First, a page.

District: School bus driver should've stopped while antifreeze leaked

District: School bus driver should've stopped while antifreeze leaked »Play Video

GRESHAM, Ore. – The driver of a school bus with children onboard was wrong not to stop the bus when antifreeze began leaking in that bus Wednesday morning, according to the Gresham-Barlow School District.

The antifreeze burned the children and released strong vapors.

The driver kept driving instead of pulling over and doing an emergency evacuation of the bus. The engine is in the back of the bus.

KATU first reported this story Thursday night.

Fifth-graders Lillian Miller and her brother, Adrian, told KATU it was the scariest moment of their lives. They were sitting in the back of the bus and remember seeing the red liquid in the aisle, and what was likely steam, they thought was smoke. And they thought seats were about to catch fire.

Despite the children feeling the burn on their feet and screaming, they say the bus driver kept going despite their pleas to stop until they reached Kelly Creek Elementary School in Gresham about a mile and a half after the children got onboard.

"Oh my gosh, they were so scary," said Lillian. "There (were so many) kids crying, we couldn't really breathe. And there was one kid who had his head out the window, because we couldn't breathe fresh air."

KATU wanted to speak to someone at the Gresham office of First Student Transportation, but a company spokesman in Ohio called instead.

While the school district said the driver was wrong to keep driving, the bus company took a lighter stance Friday.

"What we know at this point is the driver was able to identify the leak while nearing the conclusion of the route and acted to deliver the kids safely to school. Anything further details are currently under investigation," said spokesman Maurice Harris.

The spokesman said he couldn't answer were the leak came from or how long the driver drove with the leak happening.

The children's mother said the children realized something was wrong not long after they got on the bus. She said the bus driver made several stops to pick up other children even though there was a leak.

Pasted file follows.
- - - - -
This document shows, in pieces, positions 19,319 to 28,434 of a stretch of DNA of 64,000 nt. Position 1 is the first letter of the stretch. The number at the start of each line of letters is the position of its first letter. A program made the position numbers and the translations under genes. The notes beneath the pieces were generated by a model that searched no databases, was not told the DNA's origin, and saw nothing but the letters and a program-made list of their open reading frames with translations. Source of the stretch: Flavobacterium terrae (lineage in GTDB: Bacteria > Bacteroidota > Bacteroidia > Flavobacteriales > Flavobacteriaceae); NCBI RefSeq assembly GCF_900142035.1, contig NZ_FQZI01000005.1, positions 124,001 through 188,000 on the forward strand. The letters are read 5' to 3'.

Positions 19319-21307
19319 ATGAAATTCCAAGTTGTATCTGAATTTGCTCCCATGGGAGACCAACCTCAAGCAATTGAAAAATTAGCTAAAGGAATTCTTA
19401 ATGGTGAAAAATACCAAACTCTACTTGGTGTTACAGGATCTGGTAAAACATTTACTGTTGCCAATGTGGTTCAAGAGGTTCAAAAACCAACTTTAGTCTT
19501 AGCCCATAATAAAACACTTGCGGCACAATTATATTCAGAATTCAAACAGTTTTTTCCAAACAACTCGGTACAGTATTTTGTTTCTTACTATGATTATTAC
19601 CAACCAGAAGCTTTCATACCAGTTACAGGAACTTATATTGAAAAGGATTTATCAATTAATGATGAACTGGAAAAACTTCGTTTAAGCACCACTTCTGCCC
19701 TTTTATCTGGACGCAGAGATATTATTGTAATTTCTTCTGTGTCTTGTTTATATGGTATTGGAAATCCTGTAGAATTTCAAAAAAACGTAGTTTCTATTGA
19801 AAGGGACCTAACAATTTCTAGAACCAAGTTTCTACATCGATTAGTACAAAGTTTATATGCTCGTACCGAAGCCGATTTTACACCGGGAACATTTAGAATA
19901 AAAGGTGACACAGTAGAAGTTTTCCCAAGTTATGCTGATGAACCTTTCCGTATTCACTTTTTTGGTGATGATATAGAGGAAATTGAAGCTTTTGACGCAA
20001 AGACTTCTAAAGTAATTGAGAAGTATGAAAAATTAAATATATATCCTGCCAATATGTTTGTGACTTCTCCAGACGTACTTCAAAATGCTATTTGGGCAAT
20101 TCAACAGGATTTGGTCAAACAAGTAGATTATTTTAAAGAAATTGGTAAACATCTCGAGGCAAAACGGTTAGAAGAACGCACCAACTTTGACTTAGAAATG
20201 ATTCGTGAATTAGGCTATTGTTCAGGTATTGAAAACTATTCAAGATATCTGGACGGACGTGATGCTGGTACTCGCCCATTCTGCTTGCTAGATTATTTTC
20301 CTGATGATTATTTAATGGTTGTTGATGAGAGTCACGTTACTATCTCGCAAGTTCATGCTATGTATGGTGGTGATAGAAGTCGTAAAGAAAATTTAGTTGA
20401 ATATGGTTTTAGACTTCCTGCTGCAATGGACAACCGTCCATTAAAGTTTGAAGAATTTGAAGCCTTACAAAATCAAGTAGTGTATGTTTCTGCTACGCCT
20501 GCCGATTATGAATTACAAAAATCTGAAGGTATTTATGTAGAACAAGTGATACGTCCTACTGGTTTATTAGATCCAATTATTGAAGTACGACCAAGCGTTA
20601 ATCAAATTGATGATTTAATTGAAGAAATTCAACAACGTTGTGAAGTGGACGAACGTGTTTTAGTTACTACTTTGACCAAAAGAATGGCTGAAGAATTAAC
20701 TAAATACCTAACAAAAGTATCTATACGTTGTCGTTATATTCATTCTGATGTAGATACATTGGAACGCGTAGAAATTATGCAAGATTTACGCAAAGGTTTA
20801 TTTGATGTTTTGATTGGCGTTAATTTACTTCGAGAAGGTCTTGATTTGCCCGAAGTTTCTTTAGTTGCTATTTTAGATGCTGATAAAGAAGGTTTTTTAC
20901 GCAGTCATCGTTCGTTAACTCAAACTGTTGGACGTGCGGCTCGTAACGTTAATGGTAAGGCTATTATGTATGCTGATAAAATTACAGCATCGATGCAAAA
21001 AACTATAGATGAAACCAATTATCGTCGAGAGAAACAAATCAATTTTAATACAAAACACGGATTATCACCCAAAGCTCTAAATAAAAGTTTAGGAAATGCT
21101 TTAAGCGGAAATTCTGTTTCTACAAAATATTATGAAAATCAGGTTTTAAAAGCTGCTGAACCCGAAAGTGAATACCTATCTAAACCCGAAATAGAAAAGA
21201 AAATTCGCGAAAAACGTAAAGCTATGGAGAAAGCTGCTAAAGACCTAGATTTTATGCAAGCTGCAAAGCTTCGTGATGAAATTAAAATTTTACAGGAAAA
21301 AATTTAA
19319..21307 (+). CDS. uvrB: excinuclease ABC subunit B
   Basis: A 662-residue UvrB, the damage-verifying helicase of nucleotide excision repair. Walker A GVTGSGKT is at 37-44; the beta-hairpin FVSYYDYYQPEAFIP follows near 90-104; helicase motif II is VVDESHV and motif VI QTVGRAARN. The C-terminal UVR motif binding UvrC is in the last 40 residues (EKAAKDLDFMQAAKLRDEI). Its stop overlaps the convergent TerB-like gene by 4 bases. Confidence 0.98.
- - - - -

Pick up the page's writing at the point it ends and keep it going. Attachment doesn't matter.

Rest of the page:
Neither the bus company nor the district could confirm Friday the children’s version of what happened, saying it's under investigation.

They also said they can't say whether the antifreeze came from the engine or a heating system inside the passenger cabin.

There have been news stories across the country about heating coils leaking that are used to warm the passenger area. Those coils are full of antifreeze.

The spokesman said the bus driver has been taken off the route, but he's still driving a bus on another route in the Gresham-Barlow School District.

KATU has asked to see the video recorded on the bus to determine how long the incident went on, but Harris said the bus company won't release it because it is still investigating.

The children's mother told KATU on Friday that she is satisfied with how the district is handling this.

Buses aren't pulled out of service very often. Comparing the 14 buses pulled from service in Gresham-Barlow to a couple other districts shows that in 2011 and 2012, 16 buses were pulled from service in Beaverton and 12 from Canby.

But a recent On Your Side Investigation revealed state inspectors only look at one in five buses across the state.

For a district by district list of inspections – go here.

We first started looking into this story after getting a news tip. You can email our investigative team directly, at investigators@katu.com.